Contact one, or several of us over U2U, and one, if not several of us will respond according to each our schedules and availability, and hopefully make things better without the hassle of having to spend money to fix something that might very well be a series of several simple configuration changes.

If that mockingbird don't sing, then, well, you can still take the box to a hands-on tech.



posted on Apr, 2 2012 @ 07:36 PM
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Please, Stealthy, just tell me about the airflow coming from the back of your unit. I'm just saying that you REALLY need to check that after 3 years of use. Once that is ruled out, we can get back to repairing what you've done.

By fixing the OS, we are doing nothing to alleviate the fact your system maybe heat bound, and when a computer is suffering thusly, the contacts between chips are expanding from the far excessive heat. Once a memory register fails, the OS (windoze 7) compensates by allocating more swap space to the harddrive. That makes it thrash even more, generating more heat. You haven't described it making noise, so I won't say a cooling fan failure, I am just saying lack of airflow due to lack of cooling. You've already lost memory space, because your system should report 4 gb, nothing less. If that is what is installed, the OS should read all of that.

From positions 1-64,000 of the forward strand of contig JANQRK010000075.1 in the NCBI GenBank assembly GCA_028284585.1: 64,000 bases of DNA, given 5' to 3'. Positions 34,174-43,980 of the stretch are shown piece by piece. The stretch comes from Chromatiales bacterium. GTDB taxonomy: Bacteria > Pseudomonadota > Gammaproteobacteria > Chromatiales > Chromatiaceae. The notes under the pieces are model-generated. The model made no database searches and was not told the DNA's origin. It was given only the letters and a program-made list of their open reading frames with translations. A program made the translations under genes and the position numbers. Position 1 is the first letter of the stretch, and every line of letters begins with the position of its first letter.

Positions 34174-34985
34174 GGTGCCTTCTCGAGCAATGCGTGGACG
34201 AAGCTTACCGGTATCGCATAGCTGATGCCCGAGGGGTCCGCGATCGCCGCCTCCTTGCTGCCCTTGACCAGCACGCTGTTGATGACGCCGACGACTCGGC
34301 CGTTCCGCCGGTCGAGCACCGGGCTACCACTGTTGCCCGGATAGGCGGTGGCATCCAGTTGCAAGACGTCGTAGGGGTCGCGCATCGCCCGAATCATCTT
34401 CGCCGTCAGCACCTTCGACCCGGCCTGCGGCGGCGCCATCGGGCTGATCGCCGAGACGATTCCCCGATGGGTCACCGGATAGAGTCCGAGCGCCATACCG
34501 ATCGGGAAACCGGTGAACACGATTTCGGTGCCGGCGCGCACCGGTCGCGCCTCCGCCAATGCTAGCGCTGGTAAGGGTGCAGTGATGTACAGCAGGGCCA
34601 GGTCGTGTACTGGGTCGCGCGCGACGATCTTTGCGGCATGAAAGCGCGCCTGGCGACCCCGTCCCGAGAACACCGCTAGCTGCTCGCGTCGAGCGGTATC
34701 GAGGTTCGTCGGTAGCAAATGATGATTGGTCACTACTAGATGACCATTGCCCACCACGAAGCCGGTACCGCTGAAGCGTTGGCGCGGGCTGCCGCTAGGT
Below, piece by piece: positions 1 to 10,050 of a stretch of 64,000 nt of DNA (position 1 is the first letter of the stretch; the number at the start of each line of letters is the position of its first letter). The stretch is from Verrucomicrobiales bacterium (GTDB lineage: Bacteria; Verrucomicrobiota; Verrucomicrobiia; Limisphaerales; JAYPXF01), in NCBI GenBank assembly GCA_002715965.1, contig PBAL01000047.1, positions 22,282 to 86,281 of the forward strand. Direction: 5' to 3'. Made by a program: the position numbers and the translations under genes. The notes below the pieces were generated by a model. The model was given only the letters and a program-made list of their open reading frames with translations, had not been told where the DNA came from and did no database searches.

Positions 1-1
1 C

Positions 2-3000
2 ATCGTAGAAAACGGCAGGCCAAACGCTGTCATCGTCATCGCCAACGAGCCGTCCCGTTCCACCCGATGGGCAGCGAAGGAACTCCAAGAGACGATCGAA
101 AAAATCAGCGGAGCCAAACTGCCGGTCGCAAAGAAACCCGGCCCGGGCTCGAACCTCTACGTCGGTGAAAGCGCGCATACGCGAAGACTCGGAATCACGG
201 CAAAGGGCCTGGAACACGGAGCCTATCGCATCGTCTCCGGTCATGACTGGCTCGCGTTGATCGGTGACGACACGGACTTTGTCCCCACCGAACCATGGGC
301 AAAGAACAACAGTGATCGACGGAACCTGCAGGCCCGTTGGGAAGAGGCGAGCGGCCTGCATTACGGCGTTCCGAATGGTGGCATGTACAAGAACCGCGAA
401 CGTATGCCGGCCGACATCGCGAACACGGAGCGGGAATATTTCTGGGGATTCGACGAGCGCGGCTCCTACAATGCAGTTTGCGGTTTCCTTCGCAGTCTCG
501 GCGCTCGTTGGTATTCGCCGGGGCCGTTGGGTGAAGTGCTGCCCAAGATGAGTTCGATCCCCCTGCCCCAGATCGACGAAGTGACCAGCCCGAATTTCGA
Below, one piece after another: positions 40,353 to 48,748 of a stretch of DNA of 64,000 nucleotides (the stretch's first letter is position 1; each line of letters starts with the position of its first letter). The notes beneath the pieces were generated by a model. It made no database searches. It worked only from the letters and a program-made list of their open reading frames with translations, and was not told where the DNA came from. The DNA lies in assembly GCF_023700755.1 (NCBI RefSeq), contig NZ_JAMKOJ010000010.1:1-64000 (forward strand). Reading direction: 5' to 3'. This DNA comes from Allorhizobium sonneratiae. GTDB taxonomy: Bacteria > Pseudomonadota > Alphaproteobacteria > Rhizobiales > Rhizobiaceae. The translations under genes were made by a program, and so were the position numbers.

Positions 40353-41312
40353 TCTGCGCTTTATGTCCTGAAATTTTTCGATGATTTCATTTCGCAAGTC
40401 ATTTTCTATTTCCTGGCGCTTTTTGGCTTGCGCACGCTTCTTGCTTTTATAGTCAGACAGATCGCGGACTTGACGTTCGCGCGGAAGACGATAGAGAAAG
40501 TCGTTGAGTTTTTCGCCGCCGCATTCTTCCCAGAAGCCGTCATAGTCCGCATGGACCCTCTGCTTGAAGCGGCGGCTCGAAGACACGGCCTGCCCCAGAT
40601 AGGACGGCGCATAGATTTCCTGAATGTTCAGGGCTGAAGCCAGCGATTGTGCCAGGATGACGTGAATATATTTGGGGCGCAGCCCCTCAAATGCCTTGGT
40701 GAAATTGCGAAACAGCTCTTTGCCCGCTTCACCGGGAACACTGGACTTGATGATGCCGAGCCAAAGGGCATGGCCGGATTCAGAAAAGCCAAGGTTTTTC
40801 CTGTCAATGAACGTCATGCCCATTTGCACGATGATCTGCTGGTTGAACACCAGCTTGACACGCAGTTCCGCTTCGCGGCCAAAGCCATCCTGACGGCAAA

The excess heat also cause "glazing" on the contacts. Your memory chips no longer make solid contact with the slot they are inserted in, and your computer can't recognize all the memory it has. The simple solution is to pull your chips, and clean them with a pencil eraser, and make sure they are re-inserted tightly.

Rule out the overheating factor, and then we can continue.

Your original install of windows required (and thinks it has) 4gb of memory. 2.78 gb of usable memory is causing the lag.

(Sidenote: That 99mb partition on your e: drive you can't touch. That's saved for a restore of the original OS, back to factory condition. It's protected. The rest of the goodies are on a hidden partition, and a ctrl + f11 during a reboot will allow you to factory reset it. Vista took 4 hours to reset, with all the bloatware, and to be honest, haven't tried it with 7 yet.)